Skills required for a single job increases 10% year-over-year

The number of skills required for a job increases by 10 per cent year-on-year.

This is according to Gartner, a research and advisory company, the skills required for a single job increases by 10 per cent every year and found that employees are only applying 54 per cent of new skills they learn to their roles.

It also stated that the disruptions brought on by COVID-19 have amplified the need for new skills and that 33 per cent of skills needed three years ago are no longer relevant.

Gartner’s 2020 Shifting Skills Survey for HR Executives show that 60 per cent of HR reveals that their CEOs put pressure on them to ensure their employees have the skills they need in the future. Three years, ago the same survey found that 69 per cent of HR executives report pressure from their employees to provide development opportunities.

The research firm advises businesses to provide a dynamic skills approach as this helps HR sense shifting skills needs in real-time.

Leveraging a dynamic skills approach enables HR to do three critical things:

  • Sense shifting skills in real-time. A dynamic skills approach anticipates skill shifts as they are occurring—rather than predicting the future—and adapts to those shifts in an iterative, course-corrective way. To sense shifting skills, organisations can facilitate cross-organisational networks of stakeholders that are sensitive to, and empowered to, address skills as they shift in real-time.
  • Develop skills at the time of need. This approach goes beyond the realm of traditional learning and development (L&D) tactics, such as classroom training or curated e-learning libraries. To develop skills at the time of need, organisations are able to identify and implement skill accelerators — strategies HR can adapt by leveraging existing resources (e.g., content, people, skill adjacencies) to develop new skills solutions at speed.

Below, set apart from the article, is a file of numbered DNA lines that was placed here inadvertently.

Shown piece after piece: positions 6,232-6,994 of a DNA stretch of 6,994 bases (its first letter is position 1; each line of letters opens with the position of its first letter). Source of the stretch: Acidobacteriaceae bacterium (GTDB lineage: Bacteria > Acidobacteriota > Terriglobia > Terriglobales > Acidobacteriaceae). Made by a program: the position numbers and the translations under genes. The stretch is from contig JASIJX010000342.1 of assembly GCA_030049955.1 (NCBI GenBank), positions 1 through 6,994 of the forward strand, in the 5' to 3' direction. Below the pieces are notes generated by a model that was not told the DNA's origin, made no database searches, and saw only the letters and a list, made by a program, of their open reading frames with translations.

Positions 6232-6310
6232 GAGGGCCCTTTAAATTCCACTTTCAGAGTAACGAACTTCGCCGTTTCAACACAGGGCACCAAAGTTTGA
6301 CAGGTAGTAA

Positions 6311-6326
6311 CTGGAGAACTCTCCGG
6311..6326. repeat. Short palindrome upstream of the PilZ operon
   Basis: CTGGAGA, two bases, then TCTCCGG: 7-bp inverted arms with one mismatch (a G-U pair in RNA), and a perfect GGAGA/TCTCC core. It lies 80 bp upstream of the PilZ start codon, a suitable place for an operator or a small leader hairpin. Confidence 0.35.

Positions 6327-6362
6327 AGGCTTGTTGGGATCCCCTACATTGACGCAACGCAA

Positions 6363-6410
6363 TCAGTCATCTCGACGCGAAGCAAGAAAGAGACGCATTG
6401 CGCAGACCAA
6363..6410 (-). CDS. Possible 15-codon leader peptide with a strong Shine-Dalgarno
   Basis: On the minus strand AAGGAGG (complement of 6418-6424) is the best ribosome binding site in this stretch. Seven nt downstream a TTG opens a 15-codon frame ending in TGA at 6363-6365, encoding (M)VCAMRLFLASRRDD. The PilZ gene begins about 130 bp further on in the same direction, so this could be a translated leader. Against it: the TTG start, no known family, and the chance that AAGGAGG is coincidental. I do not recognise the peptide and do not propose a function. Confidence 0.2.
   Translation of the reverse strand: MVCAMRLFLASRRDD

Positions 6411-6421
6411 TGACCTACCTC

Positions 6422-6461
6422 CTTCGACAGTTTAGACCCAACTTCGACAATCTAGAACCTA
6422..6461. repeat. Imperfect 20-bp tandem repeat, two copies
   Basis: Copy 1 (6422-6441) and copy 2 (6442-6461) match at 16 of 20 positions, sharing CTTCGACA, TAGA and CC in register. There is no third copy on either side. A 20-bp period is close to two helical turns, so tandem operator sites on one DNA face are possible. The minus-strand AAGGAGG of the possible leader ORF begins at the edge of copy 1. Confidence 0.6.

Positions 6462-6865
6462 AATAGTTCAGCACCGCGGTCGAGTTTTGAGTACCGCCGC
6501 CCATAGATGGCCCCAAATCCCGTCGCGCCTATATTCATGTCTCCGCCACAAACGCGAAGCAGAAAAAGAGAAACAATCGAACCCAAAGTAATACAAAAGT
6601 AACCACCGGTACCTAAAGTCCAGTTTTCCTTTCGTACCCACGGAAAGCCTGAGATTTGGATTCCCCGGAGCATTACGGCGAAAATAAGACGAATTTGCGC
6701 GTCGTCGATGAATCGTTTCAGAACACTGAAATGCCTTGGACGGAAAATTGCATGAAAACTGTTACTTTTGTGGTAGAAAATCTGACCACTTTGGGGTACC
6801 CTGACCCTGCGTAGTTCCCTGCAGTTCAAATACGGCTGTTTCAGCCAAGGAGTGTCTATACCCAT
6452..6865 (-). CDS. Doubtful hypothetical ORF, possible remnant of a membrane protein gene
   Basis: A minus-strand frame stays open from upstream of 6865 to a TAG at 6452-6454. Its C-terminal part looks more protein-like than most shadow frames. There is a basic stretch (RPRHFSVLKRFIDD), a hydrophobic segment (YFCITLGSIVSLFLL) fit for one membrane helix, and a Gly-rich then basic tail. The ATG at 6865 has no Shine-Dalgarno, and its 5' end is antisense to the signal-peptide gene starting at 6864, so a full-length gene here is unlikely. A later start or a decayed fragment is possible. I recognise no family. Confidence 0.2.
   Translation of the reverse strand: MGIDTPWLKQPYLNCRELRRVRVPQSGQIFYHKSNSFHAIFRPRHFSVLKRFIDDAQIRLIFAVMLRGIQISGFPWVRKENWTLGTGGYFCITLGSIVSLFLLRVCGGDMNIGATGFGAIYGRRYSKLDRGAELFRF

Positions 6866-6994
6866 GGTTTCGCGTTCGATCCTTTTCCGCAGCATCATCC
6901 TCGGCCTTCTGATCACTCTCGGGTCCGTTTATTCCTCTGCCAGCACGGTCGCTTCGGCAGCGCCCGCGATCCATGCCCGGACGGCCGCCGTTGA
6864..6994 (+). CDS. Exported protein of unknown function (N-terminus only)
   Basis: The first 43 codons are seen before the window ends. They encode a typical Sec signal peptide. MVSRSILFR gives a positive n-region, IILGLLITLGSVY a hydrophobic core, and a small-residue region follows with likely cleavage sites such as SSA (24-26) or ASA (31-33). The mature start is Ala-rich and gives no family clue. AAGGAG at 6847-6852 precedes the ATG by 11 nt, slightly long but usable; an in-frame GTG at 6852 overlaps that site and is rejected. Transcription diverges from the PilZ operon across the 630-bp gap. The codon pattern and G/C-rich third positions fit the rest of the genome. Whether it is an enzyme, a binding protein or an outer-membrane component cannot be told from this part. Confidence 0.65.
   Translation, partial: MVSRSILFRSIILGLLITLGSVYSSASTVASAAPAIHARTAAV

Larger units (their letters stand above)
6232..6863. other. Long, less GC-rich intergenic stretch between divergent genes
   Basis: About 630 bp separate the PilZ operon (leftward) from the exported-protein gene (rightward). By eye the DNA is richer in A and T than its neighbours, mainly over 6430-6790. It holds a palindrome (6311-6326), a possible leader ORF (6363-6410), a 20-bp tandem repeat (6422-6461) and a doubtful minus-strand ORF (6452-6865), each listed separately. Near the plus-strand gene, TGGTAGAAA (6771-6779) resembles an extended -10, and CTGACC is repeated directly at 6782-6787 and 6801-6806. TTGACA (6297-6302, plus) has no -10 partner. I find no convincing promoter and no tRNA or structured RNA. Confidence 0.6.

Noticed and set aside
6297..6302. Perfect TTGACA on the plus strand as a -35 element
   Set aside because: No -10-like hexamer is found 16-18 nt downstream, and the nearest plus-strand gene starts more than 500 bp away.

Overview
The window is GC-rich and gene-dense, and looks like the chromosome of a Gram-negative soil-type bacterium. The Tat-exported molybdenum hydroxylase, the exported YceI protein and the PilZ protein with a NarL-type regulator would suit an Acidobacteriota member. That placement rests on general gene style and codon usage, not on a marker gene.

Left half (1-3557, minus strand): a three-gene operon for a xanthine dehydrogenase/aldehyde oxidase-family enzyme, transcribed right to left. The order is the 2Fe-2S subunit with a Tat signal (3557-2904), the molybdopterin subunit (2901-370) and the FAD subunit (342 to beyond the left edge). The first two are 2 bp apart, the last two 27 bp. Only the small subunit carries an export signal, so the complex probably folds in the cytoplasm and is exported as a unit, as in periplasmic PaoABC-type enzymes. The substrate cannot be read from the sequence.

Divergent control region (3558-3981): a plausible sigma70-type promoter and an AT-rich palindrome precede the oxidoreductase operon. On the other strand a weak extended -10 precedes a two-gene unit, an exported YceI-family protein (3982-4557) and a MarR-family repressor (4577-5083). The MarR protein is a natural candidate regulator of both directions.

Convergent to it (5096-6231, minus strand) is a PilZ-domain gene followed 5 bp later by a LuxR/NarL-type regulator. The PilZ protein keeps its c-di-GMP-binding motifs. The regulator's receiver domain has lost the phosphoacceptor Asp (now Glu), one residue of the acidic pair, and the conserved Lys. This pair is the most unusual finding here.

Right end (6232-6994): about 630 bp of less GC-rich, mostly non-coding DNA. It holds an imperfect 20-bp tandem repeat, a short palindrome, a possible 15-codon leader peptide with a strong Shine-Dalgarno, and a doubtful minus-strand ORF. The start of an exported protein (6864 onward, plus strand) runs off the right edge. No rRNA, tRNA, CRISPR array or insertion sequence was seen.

• Employees make skills decisions dynamically. Dynamic skills approach calls for two-way skills transparency between the organization (e.g., what skills it needs, what skills it no longer needs, where it’s needs are unknown) and the employee (e.g., current skills and interests). HR is then able to create channels for employees and the organization to exchange skills information, which facilitates a better match between employees and their organisation to pursue mutually beneficial and flexible skills development.

Sari Wilde, managing vice president in the Gartner HR practice said:

While the majority of organisations are utilising a reactive approach to skills building that doesn’t work, most are still striving to be more predictive to get ahead of skill shifts. The problem is that a predictive approach predicated on HR identifying a specific skill set need for the future also fails.

Organisations that embrace a dynamic approach to developing skills find that employees are both learning the right skills and extracting the value from those skills in a way they do not within the reactive and predictive approaches. The result is that employees apply 75 per cent of the new skills they learn.